Ohio's Coordinating Centers of Excellence (CCOEs) were established by the Ohio Department of Mental Health & Addiction Services (OhioMHAS) to promote the implementation of evidence-based practices and clinical best practices that address critical needs of adults and children affected by serious emotional disturbances and/or mental illness. Each of Ohio’s seven CCOEs are supported by OhioMHAS and comprised of a unique mix of collaborative partners, including Ohio universities, consumer and family advocacy groups, research entities, provider organizations and local mental health boards. Their primary audience is agency-based mental health practitioners. They also work with other systems of care (e.g., substance abuse, criminal justice, education, rehabilitation services and developmental disabilities). Each CCOE promotes a specific practice through training, consultation, fidelity assessment and/or outcomes evaluation.
Assertive Community Treatment (ACT) CCOE
Assertive Community Treatment (ACT) is an evidence-based practice that improves outcomes for people with severe mental illness who are most at-risk of homelessness, psychiatric hospitalization, and institutional recidivism. ACT is one of the oldest and most widely researched evidence-based practices in behavioral healthcare for people with severe mental illness. The multidisciplinary ACT team consists of professionals whose backgrounds and training include social work, rehabilitation, counseling, nursing and psychiatry. The ACT services include case management; initial and ongoing assessments; psychiatric services; employment and housing assistance; family support and education; substance abuse services and other supports critical to an individual's ability to live successfully in the community. People receiving ACT services tend to utilize fewer intensive, high-cost services such as emergency department visits, psychiatric crisis services, and psychiatric hospitalization. They also experience more independent living and higher rates of treatment retention.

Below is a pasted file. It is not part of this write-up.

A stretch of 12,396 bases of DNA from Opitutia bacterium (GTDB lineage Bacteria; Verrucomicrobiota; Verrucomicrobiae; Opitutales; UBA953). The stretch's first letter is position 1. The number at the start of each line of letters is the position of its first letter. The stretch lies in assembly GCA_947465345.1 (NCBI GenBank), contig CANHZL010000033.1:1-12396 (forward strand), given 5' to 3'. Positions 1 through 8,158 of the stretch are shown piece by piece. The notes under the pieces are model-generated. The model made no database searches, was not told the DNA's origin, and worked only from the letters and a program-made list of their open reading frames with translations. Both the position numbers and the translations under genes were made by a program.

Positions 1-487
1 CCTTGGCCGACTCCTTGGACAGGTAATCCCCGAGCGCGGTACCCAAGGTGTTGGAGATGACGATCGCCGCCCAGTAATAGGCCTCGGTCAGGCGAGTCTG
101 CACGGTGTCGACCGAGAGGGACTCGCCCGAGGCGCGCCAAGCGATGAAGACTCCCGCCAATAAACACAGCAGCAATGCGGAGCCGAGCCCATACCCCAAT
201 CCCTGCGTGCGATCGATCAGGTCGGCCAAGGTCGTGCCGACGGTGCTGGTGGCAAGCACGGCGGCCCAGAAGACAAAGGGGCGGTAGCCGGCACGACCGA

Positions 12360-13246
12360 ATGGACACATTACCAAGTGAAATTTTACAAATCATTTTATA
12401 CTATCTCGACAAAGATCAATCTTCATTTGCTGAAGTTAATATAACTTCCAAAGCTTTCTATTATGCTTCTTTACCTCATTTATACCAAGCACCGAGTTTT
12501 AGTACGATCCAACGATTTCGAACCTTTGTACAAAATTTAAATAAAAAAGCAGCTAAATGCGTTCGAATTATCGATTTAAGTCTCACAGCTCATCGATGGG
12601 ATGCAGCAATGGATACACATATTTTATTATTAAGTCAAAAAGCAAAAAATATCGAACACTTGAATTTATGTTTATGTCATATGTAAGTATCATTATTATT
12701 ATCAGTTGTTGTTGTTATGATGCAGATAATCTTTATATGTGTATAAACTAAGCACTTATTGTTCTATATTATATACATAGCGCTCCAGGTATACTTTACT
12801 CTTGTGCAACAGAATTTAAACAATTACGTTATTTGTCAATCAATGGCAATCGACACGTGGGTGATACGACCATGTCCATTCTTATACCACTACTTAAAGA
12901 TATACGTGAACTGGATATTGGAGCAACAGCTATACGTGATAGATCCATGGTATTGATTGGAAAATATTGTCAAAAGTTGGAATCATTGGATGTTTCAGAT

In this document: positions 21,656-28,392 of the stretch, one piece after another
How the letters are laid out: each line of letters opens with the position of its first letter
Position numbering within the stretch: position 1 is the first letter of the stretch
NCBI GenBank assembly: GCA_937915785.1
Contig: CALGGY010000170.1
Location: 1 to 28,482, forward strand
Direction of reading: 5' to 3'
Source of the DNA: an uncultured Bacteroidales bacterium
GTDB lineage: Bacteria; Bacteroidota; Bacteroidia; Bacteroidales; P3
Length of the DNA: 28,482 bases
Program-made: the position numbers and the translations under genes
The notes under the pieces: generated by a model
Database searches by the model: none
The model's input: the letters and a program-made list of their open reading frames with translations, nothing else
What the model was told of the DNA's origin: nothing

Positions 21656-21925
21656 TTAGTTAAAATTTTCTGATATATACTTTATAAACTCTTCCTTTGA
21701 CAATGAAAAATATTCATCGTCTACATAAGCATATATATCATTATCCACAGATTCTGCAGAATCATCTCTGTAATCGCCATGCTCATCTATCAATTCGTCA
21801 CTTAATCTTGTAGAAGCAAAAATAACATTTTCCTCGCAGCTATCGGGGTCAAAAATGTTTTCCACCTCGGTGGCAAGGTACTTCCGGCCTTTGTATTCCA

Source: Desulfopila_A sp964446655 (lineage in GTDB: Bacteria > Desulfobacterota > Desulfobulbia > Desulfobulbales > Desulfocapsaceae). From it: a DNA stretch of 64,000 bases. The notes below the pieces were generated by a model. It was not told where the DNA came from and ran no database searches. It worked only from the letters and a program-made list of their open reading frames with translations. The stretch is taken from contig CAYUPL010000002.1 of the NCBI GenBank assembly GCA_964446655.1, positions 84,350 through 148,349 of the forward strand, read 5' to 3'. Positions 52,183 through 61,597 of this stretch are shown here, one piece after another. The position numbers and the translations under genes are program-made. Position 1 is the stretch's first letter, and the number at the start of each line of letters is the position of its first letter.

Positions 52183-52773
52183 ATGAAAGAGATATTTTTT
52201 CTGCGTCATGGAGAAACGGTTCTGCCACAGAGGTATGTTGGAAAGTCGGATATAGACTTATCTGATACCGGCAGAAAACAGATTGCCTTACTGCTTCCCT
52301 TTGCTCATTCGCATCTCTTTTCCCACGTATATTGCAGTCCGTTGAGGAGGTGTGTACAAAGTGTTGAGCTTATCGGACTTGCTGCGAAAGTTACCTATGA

The Ohio ACT CCOE provides technical assistance to mental health organizations in Ohio that are providing ACT services, plan to implement ACT services, and wish to integrate ACT with Integrated Dual Disorder Treatment (IDDT), the evidence-based practice. The Ohio ACT CCOE is based at the Center for Evidence-Based Practices at Case Western Reserve University.
Center for Innovative Practices (CIP)
The CIP CCOE is a collaboration with Case Western University to implement evidence-based practices for youth and their families. This CCOE works closely with systems of care in local communities (e.g., mental health, education, juvenile justice) to encourage practices that are proven effective in reducing criminal justice involvement and the need for out-of-home placement among at-risk youth. Practices promoted by this CCOE include multi-systemic therapy, intensive home-based treatment and co-occurring treatment for mental illness and substance abuse. Working with young people and their families, this CCOE recently launched a web site to promote resiliency and support connections among peers.
Criminal Justice (CJ) CCOE
The Criminal Justice CCOE promotes the sequential intercept model, which includes interventions to help individuals with mental illness obtain appropriate treatment and avoid entering or sinking deeper into the criminal justice system. The CCOE provides crisis intervention team training to law enforcement and emergency service providers. The CCOE is a collaborative effort involving the Summit County ADAMH Board, Northeastern Ohio University's Colleges of Medicine and Pharmacy and Ohio’s chapter of the National Alliance on Mental Illness (NAMI Ohio). For more inforamation, visit the website or contact Christopher Nicastro, OhioMHAS Office of Community Support.